Peter Prier pointed out that my corner blocks were too short. I could make up for that by raising the center of the arching by a millimeter, but I decided to take them all out and learn how to properly make them with Juan.
The biggest mistake I made before was gluing the blocks in with a ton of hide glue and clamping them tightly to dry. This meant they were pretty much IMPOSSIBLE to take out--and they're supposed to come out easily when you lift the rib structure off the mold. I had to chisel and hammer and mutilate those original blocks to get them out in pieces. My mold suffered some chips and splinters in the process. Ugh. Luckily the mold doesn't need to be in perfect condition. It's just a gluing surface.
I had such a time the first time around getting my blocks cut to dimension with perfectly square corners all around.
Juan showed me how to do it so easily, teaching me which dimensions are really important. For example, the side of the block you'll be trimming into the shape of the corner--who cares how deep that is if you'll be cutting it away? It just has to fit the shape of the corner, which is pretty small.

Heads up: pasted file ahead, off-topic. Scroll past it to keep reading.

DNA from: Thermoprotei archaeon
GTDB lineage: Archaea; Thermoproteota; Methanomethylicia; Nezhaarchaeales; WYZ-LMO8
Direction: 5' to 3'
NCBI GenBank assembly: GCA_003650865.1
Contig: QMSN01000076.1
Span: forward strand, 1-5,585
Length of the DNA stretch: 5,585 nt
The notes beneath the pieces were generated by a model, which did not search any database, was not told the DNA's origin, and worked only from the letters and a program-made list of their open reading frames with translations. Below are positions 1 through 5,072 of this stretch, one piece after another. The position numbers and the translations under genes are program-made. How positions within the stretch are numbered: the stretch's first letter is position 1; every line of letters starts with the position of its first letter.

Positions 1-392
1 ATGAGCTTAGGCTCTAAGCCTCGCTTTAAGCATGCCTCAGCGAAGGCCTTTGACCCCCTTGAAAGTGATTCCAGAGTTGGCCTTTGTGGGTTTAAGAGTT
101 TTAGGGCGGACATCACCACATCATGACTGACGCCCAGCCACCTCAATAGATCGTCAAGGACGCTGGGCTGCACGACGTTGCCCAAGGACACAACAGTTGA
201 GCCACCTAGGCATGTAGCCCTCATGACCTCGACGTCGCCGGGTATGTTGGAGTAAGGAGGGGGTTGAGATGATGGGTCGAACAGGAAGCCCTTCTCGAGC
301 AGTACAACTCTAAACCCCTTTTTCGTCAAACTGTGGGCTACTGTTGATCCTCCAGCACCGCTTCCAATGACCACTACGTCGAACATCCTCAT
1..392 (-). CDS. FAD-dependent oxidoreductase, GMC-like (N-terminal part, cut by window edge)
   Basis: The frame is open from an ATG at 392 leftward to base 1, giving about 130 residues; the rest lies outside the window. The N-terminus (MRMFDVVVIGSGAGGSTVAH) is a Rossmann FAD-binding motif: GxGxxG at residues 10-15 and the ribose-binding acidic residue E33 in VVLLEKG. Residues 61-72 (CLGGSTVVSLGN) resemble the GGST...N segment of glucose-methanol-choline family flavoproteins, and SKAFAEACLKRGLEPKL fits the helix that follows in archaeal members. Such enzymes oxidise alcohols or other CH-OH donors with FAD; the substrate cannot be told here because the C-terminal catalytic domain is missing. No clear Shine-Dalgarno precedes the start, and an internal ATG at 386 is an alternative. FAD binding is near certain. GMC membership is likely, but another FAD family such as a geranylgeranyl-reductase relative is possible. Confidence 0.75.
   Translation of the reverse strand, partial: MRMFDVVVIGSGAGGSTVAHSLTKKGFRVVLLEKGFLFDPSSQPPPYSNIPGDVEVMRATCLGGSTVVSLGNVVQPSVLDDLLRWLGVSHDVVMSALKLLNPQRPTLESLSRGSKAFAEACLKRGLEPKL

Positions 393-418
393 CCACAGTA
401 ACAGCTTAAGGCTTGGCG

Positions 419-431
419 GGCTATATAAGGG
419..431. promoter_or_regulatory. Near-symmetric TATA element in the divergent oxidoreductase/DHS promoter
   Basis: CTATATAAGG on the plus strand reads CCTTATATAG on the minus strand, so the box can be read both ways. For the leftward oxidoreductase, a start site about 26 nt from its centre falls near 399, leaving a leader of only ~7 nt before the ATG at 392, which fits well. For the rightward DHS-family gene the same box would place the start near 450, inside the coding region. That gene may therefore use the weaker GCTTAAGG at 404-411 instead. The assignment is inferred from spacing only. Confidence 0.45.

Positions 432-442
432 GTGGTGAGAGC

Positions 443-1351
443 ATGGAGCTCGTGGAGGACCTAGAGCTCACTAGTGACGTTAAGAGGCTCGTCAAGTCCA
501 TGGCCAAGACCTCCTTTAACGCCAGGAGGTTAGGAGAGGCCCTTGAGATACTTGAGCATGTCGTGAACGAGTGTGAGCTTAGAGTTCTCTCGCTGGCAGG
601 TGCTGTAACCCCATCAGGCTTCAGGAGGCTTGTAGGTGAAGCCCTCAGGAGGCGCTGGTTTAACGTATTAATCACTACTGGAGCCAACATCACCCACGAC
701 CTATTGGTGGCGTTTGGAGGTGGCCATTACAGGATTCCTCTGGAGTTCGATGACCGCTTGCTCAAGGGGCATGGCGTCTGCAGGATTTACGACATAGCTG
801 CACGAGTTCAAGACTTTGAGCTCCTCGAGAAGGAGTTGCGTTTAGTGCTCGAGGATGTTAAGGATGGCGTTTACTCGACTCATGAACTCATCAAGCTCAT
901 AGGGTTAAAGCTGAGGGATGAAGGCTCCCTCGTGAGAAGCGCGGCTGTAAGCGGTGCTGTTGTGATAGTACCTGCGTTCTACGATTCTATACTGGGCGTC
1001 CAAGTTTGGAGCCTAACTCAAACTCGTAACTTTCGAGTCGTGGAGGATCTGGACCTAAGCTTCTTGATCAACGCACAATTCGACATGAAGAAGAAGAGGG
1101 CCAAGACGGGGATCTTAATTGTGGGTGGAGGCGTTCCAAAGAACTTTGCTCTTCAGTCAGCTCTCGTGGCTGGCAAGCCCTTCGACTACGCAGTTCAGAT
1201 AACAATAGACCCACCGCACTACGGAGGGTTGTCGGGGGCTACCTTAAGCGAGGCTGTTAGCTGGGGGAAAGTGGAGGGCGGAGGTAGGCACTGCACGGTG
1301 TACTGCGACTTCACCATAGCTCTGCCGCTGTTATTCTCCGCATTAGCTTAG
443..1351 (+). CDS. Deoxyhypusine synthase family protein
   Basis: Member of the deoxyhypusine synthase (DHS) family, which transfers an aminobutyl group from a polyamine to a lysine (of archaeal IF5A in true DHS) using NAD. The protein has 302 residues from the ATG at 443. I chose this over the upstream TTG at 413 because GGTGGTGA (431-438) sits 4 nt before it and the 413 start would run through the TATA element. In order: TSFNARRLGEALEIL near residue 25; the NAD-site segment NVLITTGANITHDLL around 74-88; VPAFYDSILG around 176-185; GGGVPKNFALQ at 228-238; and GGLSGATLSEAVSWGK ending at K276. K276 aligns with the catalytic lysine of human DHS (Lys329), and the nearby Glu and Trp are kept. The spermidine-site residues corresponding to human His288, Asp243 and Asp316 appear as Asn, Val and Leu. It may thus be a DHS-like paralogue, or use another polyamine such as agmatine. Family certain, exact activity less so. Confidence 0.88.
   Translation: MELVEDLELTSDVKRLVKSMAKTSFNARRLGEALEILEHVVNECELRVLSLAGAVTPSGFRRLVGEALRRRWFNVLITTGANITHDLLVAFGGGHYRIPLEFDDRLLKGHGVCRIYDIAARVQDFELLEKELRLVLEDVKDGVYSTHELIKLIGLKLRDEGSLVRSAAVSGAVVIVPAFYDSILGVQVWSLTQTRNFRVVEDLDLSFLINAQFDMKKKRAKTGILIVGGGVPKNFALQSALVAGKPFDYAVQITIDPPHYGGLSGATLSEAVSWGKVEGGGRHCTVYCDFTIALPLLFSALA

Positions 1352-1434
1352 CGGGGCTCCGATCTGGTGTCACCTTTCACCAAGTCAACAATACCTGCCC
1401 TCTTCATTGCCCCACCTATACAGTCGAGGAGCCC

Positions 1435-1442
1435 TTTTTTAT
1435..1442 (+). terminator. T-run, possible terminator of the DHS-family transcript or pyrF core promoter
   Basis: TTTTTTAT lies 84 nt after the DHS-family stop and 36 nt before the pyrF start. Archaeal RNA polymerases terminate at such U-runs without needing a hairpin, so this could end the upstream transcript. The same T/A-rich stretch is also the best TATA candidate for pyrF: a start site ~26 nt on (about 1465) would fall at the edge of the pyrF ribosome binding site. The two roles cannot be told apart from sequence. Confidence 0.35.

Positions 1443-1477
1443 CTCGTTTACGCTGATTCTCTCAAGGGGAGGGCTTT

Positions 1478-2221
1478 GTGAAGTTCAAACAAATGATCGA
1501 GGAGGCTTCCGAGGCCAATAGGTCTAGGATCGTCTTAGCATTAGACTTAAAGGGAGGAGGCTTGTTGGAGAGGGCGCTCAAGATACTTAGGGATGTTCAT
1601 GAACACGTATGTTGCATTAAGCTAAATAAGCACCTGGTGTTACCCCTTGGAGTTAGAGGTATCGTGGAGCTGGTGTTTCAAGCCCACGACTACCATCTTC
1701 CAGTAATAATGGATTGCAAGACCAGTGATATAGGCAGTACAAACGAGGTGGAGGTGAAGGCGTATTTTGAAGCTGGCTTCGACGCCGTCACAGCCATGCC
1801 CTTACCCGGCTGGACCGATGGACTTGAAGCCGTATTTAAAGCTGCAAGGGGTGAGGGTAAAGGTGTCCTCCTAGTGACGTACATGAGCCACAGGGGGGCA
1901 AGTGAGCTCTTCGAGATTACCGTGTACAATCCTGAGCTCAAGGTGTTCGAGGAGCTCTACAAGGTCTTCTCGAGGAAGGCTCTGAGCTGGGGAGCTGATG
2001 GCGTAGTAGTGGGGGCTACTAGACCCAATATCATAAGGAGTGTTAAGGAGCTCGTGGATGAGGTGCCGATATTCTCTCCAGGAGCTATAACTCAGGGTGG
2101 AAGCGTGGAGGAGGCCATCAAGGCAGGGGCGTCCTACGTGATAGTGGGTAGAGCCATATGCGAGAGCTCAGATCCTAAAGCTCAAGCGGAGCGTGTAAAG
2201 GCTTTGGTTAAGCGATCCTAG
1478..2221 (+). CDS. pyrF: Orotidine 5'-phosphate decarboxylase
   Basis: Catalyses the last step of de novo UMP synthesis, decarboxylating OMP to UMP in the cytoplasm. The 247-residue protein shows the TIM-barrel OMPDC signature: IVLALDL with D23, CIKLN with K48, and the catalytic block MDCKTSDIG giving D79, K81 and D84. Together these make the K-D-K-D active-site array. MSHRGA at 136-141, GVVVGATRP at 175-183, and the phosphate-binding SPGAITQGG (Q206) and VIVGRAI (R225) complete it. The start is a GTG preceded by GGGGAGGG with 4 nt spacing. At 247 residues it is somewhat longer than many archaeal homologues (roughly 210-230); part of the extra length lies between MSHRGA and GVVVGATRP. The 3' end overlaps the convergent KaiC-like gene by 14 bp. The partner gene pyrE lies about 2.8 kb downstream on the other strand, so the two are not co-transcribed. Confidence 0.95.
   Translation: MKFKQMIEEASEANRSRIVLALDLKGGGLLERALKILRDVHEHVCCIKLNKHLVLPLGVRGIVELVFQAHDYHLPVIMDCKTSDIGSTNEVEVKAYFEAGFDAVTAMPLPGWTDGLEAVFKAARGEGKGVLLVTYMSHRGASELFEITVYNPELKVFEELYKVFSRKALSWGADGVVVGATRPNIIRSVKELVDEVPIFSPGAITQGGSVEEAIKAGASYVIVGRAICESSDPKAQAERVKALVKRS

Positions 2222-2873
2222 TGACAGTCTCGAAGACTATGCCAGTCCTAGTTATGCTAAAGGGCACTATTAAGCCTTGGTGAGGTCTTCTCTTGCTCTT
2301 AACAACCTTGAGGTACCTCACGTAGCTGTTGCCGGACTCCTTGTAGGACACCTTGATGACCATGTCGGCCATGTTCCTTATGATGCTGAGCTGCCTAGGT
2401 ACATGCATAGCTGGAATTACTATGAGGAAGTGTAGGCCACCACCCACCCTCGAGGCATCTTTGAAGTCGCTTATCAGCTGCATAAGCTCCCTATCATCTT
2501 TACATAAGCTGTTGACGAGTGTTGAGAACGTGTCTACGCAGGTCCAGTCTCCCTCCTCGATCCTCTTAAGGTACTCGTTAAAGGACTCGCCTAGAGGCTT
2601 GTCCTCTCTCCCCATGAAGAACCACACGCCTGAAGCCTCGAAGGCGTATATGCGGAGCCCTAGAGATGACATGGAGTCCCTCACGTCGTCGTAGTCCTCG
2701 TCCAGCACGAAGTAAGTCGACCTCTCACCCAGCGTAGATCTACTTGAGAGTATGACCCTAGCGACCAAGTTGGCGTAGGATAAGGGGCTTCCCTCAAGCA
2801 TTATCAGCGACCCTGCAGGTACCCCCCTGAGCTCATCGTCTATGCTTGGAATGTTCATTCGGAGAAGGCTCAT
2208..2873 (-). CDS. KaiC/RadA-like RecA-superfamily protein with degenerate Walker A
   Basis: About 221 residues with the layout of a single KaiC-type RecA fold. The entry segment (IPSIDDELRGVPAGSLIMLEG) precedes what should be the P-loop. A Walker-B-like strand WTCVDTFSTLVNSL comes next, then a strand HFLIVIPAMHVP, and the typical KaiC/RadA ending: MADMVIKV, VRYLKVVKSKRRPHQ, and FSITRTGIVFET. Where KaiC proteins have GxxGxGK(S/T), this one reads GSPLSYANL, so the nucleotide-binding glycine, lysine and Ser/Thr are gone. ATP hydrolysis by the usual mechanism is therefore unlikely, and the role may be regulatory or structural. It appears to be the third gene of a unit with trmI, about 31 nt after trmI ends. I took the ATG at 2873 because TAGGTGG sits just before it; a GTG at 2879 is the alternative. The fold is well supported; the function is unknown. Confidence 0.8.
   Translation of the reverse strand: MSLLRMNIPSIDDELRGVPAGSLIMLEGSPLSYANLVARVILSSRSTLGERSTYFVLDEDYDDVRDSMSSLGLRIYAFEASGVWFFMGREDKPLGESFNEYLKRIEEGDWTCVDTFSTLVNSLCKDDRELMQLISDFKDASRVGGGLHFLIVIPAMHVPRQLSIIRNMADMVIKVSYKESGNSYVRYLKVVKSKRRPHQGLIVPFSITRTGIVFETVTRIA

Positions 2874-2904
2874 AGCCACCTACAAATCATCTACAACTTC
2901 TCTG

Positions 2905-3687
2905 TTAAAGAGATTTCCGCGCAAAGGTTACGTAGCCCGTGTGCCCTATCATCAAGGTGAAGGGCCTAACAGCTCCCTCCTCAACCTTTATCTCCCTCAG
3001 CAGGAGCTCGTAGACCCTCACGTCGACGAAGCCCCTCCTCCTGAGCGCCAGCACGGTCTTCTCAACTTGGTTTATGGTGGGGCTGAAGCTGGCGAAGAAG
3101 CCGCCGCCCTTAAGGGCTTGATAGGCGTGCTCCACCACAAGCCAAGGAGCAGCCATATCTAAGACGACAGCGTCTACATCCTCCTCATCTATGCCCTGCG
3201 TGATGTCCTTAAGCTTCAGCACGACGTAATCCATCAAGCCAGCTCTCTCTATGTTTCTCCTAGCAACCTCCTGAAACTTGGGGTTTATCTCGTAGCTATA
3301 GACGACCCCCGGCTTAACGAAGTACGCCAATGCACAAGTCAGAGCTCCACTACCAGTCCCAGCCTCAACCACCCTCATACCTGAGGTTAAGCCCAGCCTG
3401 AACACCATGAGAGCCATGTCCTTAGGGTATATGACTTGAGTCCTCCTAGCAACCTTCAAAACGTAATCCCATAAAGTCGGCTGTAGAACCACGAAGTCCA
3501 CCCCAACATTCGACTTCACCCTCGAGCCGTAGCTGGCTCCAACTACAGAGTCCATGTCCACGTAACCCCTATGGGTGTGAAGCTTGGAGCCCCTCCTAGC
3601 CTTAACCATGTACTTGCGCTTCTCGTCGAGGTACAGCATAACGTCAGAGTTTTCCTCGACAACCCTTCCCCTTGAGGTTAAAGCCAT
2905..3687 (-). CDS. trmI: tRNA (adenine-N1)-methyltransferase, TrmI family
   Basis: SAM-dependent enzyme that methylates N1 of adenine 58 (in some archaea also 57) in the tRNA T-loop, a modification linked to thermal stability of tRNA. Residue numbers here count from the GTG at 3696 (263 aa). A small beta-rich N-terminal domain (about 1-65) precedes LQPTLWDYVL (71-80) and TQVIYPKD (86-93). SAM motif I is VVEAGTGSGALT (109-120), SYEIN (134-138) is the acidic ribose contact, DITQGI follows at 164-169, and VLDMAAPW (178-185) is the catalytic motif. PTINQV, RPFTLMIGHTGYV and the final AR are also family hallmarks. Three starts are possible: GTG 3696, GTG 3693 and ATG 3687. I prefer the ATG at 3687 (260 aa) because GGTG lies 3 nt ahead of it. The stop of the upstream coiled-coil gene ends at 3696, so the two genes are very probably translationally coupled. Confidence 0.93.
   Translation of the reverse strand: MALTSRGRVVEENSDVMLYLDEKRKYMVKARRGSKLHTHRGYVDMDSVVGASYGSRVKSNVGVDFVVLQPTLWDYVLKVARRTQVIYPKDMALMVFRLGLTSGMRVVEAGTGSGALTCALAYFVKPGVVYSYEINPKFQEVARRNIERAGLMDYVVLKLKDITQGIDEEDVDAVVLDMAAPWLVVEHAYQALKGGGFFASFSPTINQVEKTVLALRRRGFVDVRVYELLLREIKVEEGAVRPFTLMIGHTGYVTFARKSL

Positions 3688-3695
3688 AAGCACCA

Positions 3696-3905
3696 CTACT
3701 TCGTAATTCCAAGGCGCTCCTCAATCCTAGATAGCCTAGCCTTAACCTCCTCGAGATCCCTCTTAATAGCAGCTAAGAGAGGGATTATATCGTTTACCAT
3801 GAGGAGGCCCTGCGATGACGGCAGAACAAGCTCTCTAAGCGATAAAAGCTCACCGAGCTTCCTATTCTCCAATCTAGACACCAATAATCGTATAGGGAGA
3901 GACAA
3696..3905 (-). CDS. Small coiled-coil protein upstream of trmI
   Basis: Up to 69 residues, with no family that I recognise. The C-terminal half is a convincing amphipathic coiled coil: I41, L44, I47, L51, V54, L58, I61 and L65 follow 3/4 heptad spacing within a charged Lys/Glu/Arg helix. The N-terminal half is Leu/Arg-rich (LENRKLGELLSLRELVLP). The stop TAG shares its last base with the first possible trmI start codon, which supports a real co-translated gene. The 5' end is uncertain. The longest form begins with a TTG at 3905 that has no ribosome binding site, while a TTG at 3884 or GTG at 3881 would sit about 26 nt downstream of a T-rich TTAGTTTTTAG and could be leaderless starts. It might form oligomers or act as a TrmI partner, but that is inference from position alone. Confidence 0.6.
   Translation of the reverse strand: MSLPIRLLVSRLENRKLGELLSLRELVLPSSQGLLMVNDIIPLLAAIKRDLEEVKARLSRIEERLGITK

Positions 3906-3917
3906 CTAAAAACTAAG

Splitting the block wood with the natural grain/split is the most important in establishing your reference side. Everything will be squared to that side so you can chisel the block with the grain and it has the most strength and integrity supporting the violin structure. The top block is the most important because it takes the pressure of the neck.
Apparently some old makers don't even use corner blocks and just glue the rib corners together. Crazy! I think they're crucial to support a violin that will be more durable and long-lasting. But the point there is that they don't have to be perfect. Nothing does, really. That's what makes a handmade instrument unique from its look to its sound.
Although this add-on is a bit expensive, it comes with many benefits. A shower coating makes it easier to clean the glass, saving you more time on daily maintenance. Go GlassReplyDelete